Earnings reports from retailers next week are likely to show consumers remain skeptical that an economic turnaround is imminent.
As if to emphasize that point, economists expect the second-quarter gross domestic product figure will be revised down to 1.4% growth from 2.4% when the report is issued next Friday.
Meanwhile, the Securities and Exchange Commission is expected to pass a long-debated "proxy access" rule Wednesday.
Among the retailers scheduled to post results next week are Coldwater Creek Inc. (NASDAQ:CWTR) and Guess? Inc. (NYSE:GES), both Wednesday; J. Crew Group Inc. (NYSE:JCG) on Thursday; and upscale jeweler Tiffany & Co. (NYSE:TIF) on Friday. While retailers in general this week reported higher results after last year's awful results, caution was the buzzword as the industry looks out toward the rest of the year.
Barnes & Noble Inc. (NYSE:BKS) is expected to report a big fiscal first-quarter loss Tuesday as the bookstore chain struggles with a changing marketplace for books and other media.
The second-quarter gross domestic product could be revised to 1.4% growth, down from the first estimate of 2.4% growth, according to a poll of economists by Briefing.com. GDP has been positive since the third quarter of 2009, a clear sign that the recession is over although the economy remains weak.
Also out next week are reports on July existing-home sales, which likely declined 4.3% from June, and new home sales, which are expected to rise 2.4%.
The reports are due Tuesday and Wednesday, respectively. The government will detail July orders for durable goods -- those expected to last more than three years -- on Tuesday. Next Friday, the Reuters/University of Michigan consumer sentiment index will release its final reading for August. Reports on regional manufacturing activity are scheduled Tuesday from the Richmond Fed and Thursday from the Chicago Fed.
Among appearances by Federal Reserve officials: Kansas City Fed President Thomas Hoenig will testify Monday before a House subcommittee in Overland Park, Kan.; Chicago Fed President Charles Evans will speak Tuesday in Indianapolis; and Chairman Ben Bernanke will discuss the economic outlook at the Kansas City Fed's annual Jackson Hole, Wyo., conference next Friday.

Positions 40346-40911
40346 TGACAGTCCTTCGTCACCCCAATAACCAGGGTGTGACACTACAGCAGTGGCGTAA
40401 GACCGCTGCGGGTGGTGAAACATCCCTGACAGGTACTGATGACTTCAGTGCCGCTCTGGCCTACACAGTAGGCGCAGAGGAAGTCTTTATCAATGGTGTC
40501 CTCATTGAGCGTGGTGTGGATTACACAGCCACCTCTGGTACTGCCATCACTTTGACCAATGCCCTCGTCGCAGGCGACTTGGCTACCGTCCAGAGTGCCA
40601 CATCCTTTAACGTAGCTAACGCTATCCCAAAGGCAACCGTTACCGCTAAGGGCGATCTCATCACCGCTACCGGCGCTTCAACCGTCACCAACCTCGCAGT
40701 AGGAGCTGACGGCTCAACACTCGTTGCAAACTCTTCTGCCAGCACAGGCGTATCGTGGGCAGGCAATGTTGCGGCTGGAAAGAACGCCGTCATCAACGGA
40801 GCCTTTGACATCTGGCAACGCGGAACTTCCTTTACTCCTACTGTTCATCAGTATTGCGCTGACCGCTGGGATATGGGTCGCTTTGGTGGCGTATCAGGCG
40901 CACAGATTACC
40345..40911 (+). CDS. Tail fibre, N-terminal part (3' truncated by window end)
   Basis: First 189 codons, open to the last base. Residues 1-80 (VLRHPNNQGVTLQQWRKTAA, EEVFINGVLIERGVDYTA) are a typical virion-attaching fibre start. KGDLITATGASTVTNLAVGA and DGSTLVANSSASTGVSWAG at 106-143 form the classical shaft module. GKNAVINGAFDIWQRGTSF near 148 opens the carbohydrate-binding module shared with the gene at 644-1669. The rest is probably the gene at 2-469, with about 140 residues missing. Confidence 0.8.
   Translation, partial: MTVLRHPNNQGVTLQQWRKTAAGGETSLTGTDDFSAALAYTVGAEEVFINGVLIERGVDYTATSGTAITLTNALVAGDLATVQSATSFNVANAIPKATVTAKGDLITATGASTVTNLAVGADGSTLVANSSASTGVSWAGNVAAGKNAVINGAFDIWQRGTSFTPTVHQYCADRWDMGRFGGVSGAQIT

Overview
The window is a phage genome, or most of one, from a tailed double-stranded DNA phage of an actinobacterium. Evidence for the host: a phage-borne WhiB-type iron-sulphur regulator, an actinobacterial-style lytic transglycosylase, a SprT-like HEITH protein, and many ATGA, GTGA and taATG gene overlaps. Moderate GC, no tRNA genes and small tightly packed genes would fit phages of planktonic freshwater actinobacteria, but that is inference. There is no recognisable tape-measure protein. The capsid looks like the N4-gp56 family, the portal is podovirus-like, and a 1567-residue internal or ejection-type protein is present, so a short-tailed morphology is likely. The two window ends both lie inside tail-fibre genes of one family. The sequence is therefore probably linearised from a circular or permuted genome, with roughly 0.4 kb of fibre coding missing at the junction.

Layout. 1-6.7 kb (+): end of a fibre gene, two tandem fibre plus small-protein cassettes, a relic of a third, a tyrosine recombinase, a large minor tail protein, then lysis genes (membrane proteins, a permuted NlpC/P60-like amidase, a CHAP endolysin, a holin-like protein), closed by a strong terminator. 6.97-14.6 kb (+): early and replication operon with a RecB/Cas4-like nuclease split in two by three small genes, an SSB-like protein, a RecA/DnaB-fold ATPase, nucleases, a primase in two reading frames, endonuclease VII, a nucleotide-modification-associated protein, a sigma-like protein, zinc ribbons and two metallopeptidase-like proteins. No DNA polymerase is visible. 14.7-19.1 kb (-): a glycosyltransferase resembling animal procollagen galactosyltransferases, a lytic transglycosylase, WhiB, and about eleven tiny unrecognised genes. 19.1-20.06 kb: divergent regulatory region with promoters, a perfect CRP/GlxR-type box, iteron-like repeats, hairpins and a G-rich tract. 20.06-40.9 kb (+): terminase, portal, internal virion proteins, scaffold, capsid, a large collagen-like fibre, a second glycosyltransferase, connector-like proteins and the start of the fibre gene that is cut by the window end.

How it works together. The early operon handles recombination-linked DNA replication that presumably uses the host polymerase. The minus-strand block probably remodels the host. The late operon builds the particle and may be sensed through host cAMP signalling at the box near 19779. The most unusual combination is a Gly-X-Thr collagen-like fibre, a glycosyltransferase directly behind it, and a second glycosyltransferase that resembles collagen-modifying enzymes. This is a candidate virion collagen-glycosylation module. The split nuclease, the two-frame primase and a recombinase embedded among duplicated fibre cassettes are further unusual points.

The Securities and Exchange Commission will vote Wednesday on a proposal to allow shareholders to more easily nominate candidates for board seats, a move that could shake up the board elections at many public companies. The rule, which is expected to pass on a 3-2 vote, would be a watershed for the commission, which has tried and failed to adopt a "proxy access" rule under two prior chairmen.
Lehman Brothers Holdings Inc.'s multibillion-dollar lawsuit against Barclays PLC (NYSE:BCS) gets under way next week when Barclays will call its first witnesses in the trial Monday. Lehman sued Barclays in New York bankruptcy court over the British bank's purchase of Lehman's brokerage in September 2008, shortly after Lehman collapsed. Lehman is trying to recover more than $11 billion that it says Barclays unfairly pocketed in the deal by failing to disclose discounts it was receiving on the assets it was buying.
People pursuing claims related to the massive oil spill in the Gulf of Mexico will be able to file for compensation with the Gulf Coast Claims Facility starting Monday. Gulf Coast Claims Administrator Ken Feinberg said all personal and business claims are being moved to the facility from oil giant BP PLC (NYSE:BP), whose well blew out April 20, killing 11 people, destroying the Deepwater Horizon rig and triggering the worst offshore oil spill in U.S. history.
Among the significant conferences next week are the EnerCom Incorporated Oil & Gas Conference from Sunday through Thursday in Denver and National Investment Banking Association Conference from Tuesday through Friday in Irving, Texas.